State’s ‘Your Transportation Plan’ has few surprises |

State’s ‘Your Transportation Plan’ has few surprises

Plan identifies problems and problem areas, but there's no funding for improvements

Eagle County is in the state's intermountain transportation planning region.

EAGLE COUNTY — After several months of public comment, the Colorado Department of Transportation is about halfway through what it calls “Your Transportation Plan.” There aren’t many surprises, and there isn’t much funding.

Residents in the state’s intermountain planning region — which includes Garfield, Eagle, Pitkin, Lake and Summit counties — identified road conditions and maintenance, safety, growth and congestion, lack of travel options and freight as the biggest needs in the area.

That’s no surprise.

The question, then, is what transportation officials will do with what they’ve learned.

Margaret Bowes is the director of the I-70 Coalition, a nonprofit association of governments and business interests on the Interstate 70 corridor between Eagle County and the west end of the Denver metropolitan area.

Bowes said while there don’t seem to be any surprises in the report, it does reflect what she heard at public outreach meetings.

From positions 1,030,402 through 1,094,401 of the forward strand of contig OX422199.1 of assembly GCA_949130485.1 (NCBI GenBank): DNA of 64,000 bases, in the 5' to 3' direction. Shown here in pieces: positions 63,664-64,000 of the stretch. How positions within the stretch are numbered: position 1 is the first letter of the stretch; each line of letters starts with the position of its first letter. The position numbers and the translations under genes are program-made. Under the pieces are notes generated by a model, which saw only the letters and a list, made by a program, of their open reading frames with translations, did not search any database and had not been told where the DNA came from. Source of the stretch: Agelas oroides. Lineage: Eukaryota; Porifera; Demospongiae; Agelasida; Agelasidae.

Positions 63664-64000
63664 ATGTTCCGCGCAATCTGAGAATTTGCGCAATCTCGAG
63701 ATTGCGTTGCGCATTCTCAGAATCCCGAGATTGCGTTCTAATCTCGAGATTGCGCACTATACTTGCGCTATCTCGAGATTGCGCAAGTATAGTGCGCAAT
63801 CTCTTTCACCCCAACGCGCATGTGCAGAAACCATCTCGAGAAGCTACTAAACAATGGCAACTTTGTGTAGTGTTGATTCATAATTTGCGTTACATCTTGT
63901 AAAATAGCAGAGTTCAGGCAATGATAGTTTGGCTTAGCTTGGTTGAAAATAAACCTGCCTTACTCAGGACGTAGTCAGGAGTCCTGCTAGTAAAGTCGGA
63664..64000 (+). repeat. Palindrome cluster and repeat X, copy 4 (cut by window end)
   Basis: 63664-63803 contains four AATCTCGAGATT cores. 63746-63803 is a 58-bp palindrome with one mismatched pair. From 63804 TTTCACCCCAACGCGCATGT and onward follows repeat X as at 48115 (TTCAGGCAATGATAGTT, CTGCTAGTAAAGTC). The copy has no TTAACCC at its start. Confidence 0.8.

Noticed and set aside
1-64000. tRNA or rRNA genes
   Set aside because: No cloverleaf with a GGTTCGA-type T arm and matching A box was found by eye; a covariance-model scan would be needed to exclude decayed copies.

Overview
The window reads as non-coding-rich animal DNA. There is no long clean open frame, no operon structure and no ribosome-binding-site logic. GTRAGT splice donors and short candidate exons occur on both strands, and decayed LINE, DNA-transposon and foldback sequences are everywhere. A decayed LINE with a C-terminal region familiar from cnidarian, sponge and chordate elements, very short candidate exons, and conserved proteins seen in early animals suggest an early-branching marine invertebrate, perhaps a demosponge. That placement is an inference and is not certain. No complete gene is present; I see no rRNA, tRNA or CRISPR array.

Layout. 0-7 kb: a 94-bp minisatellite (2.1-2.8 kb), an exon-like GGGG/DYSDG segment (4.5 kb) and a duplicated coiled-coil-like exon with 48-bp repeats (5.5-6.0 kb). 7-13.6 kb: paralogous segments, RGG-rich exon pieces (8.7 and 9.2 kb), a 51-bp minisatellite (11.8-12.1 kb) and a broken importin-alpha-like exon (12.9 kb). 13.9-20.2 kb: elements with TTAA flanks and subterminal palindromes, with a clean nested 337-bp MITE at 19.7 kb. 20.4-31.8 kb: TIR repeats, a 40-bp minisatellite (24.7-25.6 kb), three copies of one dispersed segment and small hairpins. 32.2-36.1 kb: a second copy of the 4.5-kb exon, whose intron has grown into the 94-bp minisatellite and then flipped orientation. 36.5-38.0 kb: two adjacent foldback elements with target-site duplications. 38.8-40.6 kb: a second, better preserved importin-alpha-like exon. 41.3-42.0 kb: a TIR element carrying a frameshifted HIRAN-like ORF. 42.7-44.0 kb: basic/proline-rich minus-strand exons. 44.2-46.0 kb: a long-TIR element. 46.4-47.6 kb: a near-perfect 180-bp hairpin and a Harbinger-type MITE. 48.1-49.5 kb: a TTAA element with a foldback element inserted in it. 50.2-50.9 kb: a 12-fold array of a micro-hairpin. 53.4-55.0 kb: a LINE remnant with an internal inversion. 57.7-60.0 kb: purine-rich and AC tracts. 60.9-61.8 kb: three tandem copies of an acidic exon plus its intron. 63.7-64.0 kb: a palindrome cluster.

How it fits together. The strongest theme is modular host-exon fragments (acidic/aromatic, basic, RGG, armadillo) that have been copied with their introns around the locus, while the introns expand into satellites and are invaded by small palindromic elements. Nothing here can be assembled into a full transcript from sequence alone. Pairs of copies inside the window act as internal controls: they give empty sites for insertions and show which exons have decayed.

The study “reconfirms what we think are the issues,” Bowes said.

While the state is working to understand what residents around the state want, there are far more needs and wants than available dollars.

“There are lots of projects ready to go, and no way to fund them,” Bowes said.

Two of those unfunded projects are in the I-70 corridor, and they’re both expensive.

An extensive redo of I-70 from the top of Floyd Hill westbound to U.S. Highway 6 in Clear Creek Canyon is at the top of the list.

Second on the list is a renovation plan for I-70 from the top of Vail Pass to East Vail.

Those projects are the top priorities on the corridor, Bowes said. But each project’s cost could be $500 million or more, she added.

While there’s little in the way of funded improvements in the current plan, Eagle County Engineer Ben Gerdes said planning is always a good thing.

Gerdes noted that 2009 work on the Edwards interchange was possible because plans were ready when funding became available.

“It seems like these projects, if they get some (planning) momentum, have a better chance of finding funding,” Gerdes said.

Work on this plan is “kind of a first step,” Gerdes said. “It can feed into other programs.”

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Vail Daily Business Editor Scott Miller can be reached at or 970-748-2930.

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